1. Held that the court had jurisdiction over the trust estate, and that the demurrer of the two trustees "must be overruled". (As before noted, the demurrer was by the defendant Williams, as trustee, alone.)
2. Did not expressly pass upon the motion to quash.
3. After granting the divorce to the respondent and making provision for alimony, counsel fees, support for the minor child, custody of said child, and payment of medical and hospital expenses, ordered that in the event of default by the defendant Collins in any of the payments so directed to be made by him, the trustees should make such payments out of the income or corpus of the trust estate.
It is not suggested that the demurrer on the part of the defendant Williams was interposed in bad faith or for purposes of delay. Upon its being overruled he should have been allowed to answer the complaint. Code 1952, Section 10-644. Not to accord him that right was error. So also was it error not to afford to the defendant McNeill the opportunity to "appear generally or answer or plead or contest upon the merits." Code 1952, Section 10-648. But aside from these considerations we are of opinion that respondent's effort to obtain relief at the hands of the trustees was futile, for the reasons hereinafter stated.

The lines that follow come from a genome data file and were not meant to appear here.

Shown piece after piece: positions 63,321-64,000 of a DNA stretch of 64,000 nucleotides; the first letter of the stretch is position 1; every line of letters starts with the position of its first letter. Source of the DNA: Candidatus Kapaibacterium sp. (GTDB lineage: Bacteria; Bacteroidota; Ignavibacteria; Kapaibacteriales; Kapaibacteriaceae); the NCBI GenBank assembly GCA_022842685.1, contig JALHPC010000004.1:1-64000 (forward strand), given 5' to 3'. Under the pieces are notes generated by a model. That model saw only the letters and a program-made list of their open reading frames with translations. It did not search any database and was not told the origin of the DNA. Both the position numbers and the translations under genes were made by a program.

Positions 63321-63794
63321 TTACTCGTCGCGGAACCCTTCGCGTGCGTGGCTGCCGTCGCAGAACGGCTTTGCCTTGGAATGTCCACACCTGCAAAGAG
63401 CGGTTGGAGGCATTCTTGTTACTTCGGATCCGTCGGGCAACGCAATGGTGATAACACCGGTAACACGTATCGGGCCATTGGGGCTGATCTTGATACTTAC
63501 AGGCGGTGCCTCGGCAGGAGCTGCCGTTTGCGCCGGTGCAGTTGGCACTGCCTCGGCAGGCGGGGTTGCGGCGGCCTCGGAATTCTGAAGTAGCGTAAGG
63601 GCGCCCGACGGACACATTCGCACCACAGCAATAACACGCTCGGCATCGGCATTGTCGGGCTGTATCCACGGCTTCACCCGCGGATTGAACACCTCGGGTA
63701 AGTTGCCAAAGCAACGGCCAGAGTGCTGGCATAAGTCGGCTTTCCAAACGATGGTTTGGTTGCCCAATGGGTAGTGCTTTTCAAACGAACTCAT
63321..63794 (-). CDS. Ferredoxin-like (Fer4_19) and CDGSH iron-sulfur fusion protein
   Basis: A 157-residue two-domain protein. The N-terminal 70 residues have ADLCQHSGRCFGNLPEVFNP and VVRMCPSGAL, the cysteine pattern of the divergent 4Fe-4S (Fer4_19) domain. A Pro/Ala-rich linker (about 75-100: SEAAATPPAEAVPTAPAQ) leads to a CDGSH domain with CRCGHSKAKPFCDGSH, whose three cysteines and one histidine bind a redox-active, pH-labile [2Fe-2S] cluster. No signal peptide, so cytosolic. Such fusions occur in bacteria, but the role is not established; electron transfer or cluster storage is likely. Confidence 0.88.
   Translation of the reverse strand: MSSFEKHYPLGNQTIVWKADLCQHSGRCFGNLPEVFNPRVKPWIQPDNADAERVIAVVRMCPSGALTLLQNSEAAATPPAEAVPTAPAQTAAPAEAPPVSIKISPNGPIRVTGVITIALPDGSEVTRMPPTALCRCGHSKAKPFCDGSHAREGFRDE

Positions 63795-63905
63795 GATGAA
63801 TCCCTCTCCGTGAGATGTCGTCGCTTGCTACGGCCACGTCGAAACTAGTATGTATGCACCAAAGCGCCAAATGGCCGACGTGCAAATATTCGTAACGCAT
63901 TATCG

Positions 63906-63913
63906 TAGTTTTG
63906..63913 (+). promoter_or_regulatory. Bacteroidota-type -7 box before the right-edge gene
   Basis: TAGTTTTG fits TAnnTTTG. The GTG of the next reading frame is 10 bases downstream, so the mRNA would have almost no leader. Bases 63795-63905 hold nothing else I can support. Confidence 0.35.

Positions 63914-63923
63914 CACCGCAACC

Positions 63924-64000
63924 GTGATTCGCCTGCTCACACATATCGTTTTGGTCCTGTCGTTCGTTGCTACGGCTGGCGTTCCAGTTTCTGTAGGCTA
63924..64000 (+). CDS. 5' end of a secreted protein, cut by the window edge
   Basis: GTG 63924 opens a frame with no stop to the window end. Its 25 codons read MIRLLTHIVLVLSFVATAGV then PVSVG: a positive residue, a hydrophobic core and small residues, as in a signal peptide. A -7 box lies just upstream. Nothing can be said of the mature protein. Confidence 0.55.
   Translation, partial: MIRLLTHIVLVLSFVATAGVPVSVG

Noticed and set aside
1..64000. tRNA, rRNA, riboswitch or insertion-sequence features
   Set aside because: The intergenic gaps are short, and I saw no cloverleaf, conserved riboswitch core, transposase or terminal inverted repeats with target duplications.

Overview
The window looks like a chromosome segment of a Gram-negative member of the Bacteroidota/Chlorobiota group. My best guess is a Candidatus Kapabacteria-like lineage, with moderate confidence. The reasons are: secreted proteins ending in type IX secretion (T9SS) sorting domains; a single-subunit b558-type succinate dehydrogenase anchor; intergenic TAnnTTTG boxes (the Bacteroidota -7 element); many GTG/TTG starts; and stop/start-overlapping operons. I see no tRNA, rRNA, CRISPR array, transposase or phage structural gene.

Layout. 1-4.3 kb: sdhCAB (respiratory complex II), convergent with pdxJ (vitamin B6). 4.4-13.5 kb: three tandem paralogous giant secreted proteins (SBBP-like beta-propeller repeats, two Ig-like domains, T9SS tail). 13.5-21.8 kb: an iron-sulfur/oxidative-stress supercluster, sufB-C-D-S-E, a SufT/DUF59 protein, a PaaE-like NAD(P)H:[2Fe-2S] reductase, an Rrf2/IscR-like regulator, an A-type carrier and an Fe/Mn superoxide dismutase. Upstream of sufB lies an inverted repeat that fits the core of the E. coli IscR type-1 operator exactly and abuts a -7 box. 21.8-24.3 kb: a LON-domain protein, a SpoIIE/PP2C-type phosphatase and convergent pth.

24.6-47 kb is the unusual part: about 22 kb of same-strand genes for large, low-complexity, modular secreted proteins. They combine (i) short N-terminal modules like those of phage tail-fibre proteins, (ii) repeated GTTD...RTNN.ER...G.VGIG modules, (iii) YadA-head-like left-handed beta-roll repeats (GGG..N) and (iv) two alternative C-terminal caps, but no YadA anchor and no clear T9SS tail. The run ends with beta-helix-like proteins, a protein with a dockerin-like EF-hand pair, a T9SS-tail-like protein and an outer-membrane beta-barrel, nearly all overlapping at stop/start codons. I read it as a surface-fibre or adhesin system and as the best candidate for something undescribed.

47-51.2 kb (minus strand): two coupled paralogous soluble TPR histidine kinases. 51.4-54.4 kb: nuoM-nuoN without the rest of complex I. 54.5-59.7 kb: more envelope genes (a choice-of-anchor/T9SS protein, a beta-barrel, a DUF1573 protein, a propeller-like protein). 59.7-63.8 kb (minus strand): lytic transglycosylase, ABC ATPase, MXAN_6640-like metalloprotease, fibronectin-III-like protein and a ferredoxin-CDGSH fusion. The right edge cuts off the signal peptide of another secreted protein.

McNeill's motion to quash should have been granted. The action was not in rem against the trust assets, and manifestly could not be sustained as such because they were not within the court's jurisdiction. As an action in personam it could reach Mr. McNeill only by service of the summons upon him within the jurisdiction or by his general appearance. Code 1952, Sections 10-401, 10-404; Williams v. Simon, 128 S.C. 315, 122 S.E. 772; Raines v. Poston, 208 S.C. 349, 38 S.E.2d 145. Neither of these events took place.
The trust instrument, after directing that the trustee hold and invest the entire net income of the trust during the minority of the cestui, goes on to provide as quoted in the complaint: